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NEW YORK – Al Jaffee, an award-winning cartoonist for Mad magazine who created the satire publication’s iconic “Fold-In” and created heavy sarcasm with his “Snappy Answers to Stupid Questions,” died Monday. He was 102.

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Jaffee died in a Manhattan hospital and the cause of death was multiple organ failure, his granddaughter, Fani Thomson, told The New York Times.

Jaffee, the longest-serving contributor to the counterculture magazine, continued to draw until he retired at age 99, according to The Associated Press.

He invented the Mad “Fold-In” feature in April 1964, according to Variety. The page, situated on the page before the magazine’s back cover, appeared to deliver a “normal” message.

However, when the page was folded vertically into thirds, the illustration and text sent an entirely different meaning, usually a snarky message that defied authority, the Times reported.

“Here we go with another ridiculous Mad Fold-In,” the page would announce.

In his fold-ins, Jaffee lampooned presidents, politicians, the Beatles, Elizabeth Taylor and countless other subjects in pop culture, Variety reported.

A collection of Jaffee’s fold-ins was published as a four-box set in 2011, according to The Associated Press.

“It was supposed to be really a one-shot,” Jaffee said in a 1993 interview with The Kansas City Star. “But because of the overwhelming demand of three or four of my relatives, it went on to a second time, and on and on.”

His comedic streak earned him the Reuben Award, cartooning’s top honor, the Times reported.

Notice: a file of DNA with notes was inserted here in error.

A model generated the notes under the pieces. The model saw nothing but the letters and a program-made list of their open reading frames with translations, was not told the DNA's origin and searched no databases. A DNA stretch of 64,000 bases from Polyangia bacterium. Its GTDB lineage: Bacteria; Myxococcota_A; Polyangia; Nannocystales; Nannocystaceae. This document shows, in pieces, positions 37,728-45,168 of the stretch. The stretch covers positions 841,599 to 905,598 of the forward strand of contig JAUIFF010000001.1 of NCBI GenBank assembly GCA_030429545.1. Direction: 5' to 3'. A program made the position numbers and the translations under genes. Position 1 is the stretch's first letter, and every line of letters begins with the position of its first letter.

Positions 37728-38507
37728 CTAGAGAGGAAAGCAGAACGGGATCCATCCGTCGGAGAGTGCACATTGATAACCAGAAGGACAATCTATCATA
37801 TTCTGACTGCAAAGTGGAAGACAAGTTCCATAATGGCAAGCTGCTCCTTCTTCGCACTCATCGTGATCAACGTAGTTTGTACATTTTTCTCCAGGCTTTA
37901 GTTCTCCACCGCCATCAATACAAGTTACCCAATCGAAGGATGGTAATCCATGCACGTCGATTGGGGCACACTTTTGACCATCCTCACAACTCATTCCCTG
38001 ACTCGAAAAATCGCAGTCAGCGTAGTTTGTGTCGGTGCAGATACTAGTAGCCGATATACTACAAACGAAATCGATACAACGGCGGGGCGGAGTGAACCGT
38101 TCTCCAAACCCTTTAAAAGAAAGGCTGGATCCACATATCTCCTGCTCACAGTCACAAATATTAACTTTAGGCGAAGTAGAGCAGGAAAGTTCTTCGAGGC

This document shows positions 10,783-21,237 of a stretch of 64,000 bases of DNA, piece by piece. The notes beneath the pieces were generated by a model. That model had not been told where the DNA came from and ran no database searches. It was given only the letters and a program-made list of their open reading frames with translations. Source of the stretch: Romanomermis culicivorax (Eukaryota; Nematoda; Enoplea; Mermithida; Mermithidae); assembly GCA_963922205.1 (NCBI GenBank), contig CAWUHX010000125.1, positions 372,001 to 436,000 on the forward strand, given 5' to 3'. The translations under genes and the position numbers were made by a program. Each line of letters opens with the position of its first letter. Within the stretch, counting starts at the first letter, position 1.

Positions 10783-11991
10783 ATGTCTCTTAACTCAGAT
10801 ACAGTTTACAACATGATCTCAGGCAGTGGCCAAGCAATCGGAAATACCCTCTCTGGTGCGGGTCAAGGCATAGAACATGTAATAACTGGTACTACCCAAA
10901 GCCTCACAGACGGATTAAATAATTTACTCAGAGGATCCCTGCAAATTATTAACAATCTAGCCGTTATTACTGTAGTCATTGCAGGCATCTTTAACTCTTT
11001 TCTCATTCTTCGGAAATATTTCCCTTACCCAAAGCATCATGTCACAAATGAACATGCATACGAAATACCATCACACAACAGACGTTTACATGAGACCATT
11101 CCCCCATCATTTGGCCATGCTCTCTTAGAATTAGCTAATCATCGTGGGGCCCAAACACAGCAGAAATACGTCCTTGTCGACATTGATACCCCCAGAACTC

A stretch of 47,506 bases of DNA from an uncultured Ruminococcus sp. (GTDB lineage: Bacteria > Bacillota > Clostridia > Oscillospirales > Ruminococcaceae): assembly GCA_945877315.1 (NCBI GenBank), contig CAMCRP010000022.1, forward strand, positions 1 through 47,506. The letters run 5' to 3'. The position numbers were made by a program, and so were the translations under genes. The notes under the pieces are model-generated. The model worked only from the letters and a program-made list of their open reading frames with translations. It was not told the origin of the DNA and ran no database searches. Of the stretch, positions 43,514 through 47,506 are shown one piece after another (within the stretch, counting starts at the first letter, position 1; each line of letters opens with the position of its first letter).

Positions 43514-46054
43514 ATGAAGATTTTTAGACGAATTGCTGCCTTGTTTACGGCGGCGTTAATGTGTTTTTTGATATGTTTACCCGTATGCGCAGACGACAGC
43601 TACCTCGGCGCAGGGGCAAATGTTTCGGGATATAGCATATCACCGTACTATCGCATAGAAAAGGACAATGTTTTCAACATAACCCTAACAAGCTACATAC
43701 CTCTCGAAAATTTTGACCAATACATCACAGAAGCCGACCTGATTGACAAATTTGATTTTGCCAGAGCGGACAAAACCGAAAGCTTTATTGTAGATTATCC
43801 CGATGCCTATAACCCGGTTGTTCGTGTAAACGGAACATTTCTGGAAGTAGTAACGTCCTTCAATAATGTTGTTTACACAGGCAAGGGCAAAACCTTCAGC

Jaffee’s illustrated inventions included a smokeless ashtray and multi-roll toilet paper dispensers, according to The Washington Post. He once said that he was delighted when “something that I thought was a joke turned into reality,” citing his lampooning of multi-blade razors.

“Snappy Answers to Stupid Questions” first appeared in the magazine in October 1965, according to the Times.

In the 2013 book “Inside Mad,” fellow Mad magazine writer Desmond Devlin called Jaffee “the irreplaceable embodiment of Mad Magazine’s range,” Variety reported.

Born Abraham Jaffee in Savannah, Georgia, on March 13, 1921, Jaffee grew up in Europe and in the Far Rockaway neighborhood of Queens, New York, the entertainment news website reported.

Jaffee attended the High School of Music & Art in New York and worked for Marvel cartoonist Stan Lee and the Pentagon before joining Mad, Variety reported.

Illustrator Arnold Roth called Jaffee “one of the great cartoonists of our time,” according to the Post.

Jaffee said he would often receive requests from high schools that wanted to create a fold-in for the campus newspaper, believing that they needed to ask for his permission, the Times reported.

“I write back and say, ‘You have my blessings, go ahead and do it,’” Jaffee said in 2008. “But no one can copyright folding a piece of paper.”